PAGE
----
Appearing on ABC’s “This Week” in September, Rudy Giuliani waved a filing from the case of a Ukrainian oligarch, Dmitry Firtash, facing extradition to the United States. The document, the President’s lawyer said, supported his claims about Joe and Hunter Biden’s corrupt dealings in Ukraine.
Now, Firtash is saying he was unwillingly sucked into an American political firestorm.
“Without my will and desire, I was sucked into this internal U.S. fight,” Dmitry Firtash told the the New York Times, adding: “I do not have any information, I did not collect any information, I didn’t finance anyone who would collect that information, and it would be a big mistake from my side if I decided to be involved in such a fight.”
Firtash told the Times that he had not authorized the sealed filing’s release, and that he hoped his lawyers hadn’t, either.
But months earlier, in July, the oligarch had hired two attorneys who were also helping Giuliani look for dirt on Joe Biden and others in Ukraine, and who in turn hired the now-indicted Giuliani associate Lev Parnas as a translator for the legal team.
Soon enough, Giuliani was describing records from the Firtash case on cable news, after someone with access to the documents began providing them to the right-wing writer John Solomon to publish in The Hill.
The filings were part of a broader, ongoing legal dispute between the U.S. and the oligarch. Firtash was arrested in Austria in 2014 on charges brought by prosecutors in Chicago, accused of bribing officials in India for mining rights. He’s been stuck in the country for years, fighting a protracted legal battle against extradition to the United States.
A lawyer for Parnas told the Times that Giuliani instructed Parnas to approach Firtash in June 2019. Parnas suggested the oligarch hire two Republican lawyers, Joe diGenova and Victoria Toensing, both former federal prosecutors and frequent Fox News talking heads who were close to Trump.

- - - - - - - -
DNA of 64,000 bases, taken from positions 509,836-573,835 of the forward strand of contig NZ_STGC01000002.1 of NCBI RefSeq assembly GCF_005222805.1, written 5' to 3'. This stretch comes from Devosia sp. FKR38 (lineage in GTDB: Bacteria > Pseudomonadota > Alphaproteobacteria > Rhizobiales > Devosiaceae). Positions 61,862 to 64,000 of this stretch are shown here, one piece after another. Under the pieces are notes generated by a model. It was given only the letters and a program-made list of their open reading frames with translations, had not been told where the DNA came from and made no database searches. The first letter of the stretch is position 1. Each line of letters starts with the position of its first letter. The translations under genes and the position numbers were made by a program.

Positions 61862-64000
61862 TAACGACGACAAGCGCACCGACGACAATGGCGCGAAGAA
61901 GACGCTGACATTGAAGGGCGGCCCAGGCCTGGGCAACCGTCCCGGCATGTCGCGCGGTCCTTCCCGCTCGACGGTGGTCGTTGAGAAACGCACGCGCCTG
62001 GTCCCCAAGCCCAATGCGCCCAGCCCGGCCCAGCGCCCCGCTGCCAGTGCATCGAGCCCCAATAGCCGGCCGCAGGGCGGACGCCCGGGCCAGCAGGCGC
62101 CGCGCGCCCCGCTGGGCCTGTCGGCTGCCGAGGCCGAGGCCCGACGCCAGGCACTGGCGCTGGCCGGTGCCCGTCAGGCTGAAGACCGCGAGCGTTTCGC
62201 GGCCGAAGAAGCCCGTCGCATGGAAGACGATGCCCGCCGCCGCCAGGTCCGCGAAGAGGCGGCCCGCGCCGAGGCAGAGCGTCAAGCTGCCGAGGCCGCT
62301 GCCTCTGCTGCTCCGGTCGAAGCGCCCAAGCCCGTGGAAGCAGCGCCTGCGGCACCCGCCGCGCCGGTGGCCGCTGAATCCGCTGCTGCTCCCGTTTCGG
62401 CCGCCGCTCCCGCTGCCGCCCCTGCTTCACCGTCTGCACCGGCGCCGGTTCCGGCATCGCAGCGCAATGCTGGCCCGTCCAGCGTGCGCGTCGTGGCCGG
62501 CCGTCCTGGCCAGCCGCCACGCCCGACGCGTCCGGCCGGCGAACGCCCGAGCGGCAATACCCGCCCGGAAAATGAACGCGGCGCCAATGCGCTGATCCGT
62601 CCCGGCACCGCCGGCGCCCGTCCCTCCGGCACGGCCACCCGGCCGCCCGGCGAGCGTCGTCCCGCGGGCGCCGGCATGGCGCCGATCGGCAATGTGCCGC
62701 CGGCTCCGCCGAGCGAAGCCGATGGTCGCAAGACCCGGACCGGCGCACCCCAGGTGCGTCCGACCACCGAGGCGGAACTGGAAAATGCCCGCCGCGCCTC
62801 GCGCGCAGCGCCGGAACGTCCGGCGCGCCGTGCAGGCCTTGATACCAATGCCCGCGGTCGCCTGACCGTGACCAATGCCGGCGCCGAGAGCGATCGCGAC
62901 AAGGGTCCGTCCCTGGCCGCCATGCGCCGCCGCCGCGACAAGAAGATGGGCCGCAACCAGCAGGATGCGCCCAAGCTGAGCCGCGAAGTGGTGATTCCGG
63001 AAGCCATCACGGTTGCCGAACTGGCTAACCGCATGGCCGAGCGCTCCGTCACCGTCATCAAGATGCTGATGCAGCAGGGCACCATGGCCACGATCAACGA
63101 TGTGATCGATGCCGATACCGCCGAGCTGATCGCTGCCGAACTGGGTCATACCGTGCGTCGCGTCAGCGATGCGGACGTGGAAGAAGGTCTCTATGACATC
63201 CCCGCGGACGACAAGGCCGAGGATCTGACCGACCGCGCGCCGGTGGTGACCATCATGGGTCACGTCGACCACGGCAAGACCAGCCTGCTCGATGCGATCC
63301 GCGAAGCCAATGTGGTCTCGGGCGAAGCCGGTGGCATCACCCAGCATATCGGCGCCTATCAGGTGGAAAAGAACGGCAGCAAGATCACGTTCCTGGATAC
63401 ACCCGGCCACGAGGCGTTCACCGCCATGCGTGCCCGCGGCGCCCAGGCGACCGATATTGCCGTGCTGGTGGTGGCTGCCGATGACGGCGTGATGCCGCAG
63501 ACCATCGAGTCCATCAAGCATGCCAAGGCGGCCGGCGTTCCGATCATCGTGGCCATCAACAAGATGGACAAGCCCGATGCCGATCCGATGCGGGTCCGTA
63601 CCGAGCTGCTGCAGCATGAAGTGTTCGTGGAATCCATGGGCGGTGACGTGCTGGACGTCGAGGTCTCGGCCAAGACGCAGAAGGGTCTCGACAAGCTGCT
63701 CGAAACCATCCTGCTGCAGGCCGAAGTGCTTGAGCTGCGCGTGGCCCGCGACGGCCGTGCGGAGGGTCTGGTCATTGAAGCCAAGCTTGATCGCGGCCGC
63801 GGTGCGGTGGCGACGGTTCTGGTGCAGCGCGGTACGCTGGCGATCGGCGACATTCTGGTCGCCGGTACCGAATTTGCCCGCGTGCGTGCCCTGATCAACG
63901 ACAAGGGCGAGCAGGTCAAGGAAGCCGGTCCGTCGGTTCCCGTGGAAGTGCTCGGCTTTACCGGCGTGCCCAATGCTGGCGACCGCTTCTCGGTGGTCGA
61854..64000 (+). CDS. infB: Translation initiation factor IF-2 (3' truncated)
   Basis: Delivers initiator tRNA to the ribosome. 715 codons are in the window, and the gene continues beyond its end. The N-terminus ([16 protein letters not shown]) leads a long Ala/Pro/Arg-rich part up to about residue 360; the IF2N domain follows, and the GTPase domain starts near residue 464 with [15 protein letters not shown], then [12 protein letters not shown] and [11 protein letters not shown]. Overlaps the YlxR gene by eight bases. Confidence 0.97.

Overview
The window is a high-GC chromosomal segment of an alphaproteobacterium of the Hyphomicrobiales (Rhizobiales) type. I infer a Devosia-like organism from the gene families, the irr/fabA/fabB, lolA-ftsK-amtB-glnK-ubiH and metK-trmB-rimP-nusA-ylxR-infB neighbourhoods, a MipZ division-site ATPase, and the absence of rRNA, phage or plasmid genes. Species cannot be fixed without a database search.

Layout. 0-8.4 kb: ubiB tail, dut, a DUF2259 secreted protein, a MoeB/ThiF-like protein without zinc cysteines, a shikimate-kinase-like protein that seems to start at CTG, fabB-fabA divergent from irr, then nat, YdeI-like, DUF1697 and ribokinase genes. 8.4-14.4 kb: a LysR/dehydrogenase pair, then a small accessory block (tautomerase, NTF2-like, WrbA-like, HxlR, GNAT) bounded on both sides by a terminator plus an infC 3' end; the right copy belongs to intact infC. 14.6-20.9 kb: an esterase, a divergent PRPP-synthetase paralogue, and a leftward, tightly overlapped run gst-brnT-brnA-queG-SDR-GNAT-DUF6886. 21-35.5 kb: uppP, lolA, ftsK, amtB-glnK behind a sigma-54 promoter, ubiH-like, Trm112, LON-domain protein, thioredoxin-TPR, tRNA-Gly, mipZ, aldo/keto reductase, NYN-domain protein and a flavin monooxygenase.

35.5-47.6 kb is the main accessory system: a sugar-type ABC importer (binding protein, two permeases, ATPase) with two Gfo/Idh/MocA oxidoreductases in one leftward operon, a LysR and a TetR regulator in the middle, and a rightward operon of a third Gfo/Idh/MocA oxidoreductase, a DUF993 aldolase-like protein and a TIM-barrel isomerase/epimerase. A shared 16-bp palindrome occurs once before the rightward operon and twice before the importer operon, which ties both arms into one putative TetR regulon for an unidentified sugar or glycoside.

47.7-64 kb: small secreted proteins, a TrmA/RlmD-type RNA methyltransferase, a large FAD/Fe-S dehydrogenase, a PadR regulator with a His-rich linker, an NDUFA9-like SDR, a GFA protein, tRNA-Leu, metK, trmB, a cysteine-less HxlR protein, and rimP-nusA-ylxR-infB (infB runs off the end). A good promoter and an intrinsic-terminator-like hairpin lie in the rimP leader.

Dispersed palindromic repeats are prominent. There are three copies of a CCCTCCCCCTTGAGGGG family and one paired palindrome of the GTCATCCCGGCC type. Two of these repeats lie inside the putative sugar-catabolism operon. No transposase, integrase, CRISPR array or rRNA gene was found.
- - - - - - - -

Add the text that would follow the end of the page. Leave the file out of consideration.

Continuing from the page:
The lawyers also represent Solomon, who began airing information from Firtash’s case after the husband and wife pair started representing the oligarch.
“They said, ‘We may help you, we are offering to you good lawyers in D.C. who might represent you and deliver this message to the U.S. DOJ,” Firtash told the Times, recalling the message he received in a June meeting from Parnas and his also-indicted business partner Igor Fruman.
Parnas’ lawyer, Joseph A. Bondy, told the Times that Parnas had also encouraged Firtash to help Giuliani find dirt “as part of any potential resolution to his extradition matter.”
Parnas, Bondy said, “informed Mr. Firtash that Toensing and diGenova were interested in collecting information on the Bidens.”
DiGenova and Toensing successfully obtained a meeting with Attorney General Bill Barr to argue that Firtash’s case should be dropped, but it’s not clear whether they got anything else. Barr told the lawyers to “go back to Chicago,” where Firtash’s indictment was filed and deal with the prosecutors there, Firtash told The Times.
So far Firtash has paid diGenova and Toensing $1.2 million for their work, he told the Times, including a fee for Parnas. Bloomberg previously reported a similar figure. An unnamed person with direct knowledge of the arrangement told the Times that Parnas’ share was $200,000.